The blog systems that made it as CMSes

Six years ago I blogged that open source CMSes tended to be too difficult to set up and use to be usable for small business and non-profits. I suggested that a number of blog systems and nukes could step forward and supplant them, and that is exactly what has happened.

In 2008, Joomla!, WordPress and Drupal were the most popular open source CMSes, even though none of them started out as such. In 2009, these three still led the pack with a wide margin.

WordPress and Drupal used to be blogging software, and Joomla! (formerly Mambo) was a so-called Nuke (a package for building web communities), but they quickly re-branded themselves:

  • Joomla! – dynamic portal engine and content management system
  • WordPress – semantic personal publishing platform
  • Drupal – open source content management system

I have used all three to build professional websites with. WordPress is well suited for small websites for small businesses, and I have built websites for huge organisations with Drupal. Indeed, for the past two years Drupal-sites have accounted for almost all of the websites I produced, the exceptions being one small Moodle project and a PHPfox website.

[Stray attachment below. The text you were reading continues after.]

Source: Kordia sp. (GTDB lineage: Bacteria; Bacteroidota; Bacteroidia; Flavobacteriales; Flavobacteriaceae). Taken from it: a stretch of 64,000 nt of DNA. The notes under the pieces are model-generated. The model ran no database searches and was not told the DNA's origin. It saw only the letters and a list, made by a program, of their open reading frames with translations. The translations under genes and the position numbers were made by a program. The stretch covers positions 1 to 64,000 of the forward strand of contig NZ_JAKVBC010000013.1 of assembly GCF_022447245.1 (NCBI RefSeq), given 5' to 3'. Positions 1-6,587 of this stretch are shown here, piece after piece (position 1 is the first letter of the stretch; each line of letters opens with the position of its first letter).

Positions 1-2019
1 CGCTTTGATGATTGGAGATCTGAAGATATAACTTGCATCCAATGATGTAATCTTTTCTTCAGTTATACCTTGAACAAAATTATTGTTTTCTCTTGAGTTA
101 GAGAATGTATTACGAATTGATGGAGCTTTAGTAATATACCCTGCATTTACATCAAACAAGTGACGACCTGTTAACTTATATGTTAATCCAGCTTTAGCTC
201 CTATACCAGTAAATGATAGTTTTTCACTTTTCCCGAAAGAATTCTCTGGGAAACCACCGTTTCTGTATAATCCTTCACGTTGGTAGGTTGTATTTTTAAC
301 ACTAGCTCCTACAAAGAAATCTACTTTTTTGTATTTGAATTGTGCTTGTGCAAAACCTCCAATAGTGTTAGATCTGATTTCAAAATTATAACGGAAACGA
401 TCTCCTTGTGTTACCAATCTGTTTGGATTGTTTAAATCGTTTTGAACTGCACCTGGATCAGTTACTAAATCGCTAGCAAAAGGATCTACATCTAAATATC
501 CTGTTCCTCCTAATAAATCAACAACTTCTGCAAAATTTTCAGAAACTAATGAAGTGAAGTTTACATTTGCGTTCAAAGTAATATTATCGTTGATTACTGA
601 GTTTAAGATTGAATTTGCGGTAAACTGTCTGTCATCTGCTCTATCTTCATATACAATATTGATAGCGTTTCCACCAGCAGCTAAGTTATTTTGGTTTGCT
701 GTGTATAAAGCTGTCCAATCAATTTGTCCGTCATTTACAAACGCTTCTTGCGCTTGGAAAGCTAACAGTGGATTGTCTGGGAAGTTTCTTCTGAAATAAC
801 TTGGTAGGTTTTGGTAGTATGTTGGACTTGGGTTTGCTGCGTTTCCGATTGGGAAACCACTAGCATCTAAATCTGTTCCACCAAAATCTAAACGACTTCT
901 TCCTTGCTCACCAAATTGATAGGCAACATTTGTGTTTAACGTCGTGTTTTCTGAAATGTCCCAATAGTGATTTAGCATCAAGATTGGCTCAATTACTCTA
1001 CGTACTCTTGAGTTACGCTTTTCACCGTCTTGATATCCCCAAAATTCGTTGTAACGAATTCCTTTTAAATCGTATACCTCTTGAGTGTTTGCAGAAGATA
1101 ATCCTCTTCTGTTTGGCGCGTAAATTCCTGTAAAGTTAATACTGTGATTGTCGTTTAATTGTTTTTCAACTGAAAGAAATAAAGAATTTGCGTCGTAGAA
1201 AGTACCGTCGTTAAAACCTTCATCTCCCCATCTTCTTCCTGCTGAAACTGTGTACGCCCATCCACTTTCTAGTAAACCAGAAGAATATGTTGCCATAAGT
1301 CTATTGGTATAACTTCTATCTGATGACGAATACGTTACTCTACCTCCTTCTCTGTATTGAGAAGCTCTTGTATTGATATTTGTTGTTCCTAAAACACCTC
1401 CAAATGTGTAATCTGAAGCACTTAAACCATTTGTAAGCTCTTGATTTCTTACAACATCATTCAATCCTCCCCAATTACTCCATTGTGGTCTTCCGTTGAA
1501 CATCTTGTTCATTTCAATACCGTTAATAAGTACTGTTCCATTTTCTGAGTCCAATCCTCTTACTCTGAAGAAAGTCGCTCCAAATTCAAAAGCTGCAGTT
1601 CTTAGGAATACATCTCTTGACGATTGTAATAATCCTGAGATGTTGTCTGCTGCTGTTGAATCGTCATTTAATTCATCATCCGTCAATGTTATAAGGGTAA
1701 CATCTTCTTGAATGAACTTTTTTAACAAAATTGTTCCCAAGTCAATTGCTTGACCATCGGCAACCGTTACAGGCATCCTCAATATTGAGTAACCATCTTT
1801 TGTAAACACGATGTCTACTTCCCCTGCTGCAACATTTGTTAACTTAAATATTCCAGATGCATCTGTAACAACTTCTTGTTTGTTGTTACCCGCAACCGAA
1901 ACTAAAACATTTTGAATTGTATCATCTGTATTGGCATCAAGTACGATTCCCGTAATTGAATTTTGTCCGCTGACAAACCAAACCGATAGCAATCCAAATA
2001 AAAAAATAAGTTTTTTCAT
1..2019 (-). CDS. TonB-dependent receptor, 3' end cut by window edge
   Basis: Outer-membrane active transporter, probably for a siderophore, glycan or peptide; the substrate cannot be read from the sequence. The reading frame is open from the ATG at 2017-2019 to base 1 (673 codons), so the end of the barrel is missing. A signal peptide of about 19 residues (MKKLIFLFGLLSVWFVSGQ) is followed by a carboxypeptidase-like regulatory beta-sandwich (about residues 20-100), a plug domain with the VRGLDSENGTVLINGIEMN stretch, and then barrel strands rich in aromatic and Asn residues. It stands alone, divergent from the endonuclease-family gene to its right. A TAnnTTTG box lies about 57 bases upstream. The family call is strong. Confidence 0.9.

Installing WordPress really takes me no more than 10 minutes or so. (In my experience, a single person business wants to spend at most a few hundred euros on a regular, fairly static website, so if I decide to go with WordPress I can spend the remaining hours on making the site look good, which in turn helps the customer to establish their brand.)

In light of these developments it may not be too far fetched to conclude that ease of use, perceived or imaginary, can be very important for the adoption rate of an open source product. Ask the Firefox developers. It wasn’t the plug-ins or the built in search engine field or the tabs that made the difference, but the fact that the webbrowser seemed to work the way laypeople expected a webbrowser to work.

Indeed, I know plenty of people who never use tabs, who only seem to get confused by them, and plenty of others who search the web by entering a search phrase into the address bar (in the latter case a savvy web dude like myself included). The only Firefox feature I have consistently heard people name as the reason to use that browser is its perceived security. Firefox is, as the head rabbi of the world once put it, the one that “keeps out the schmutz“.

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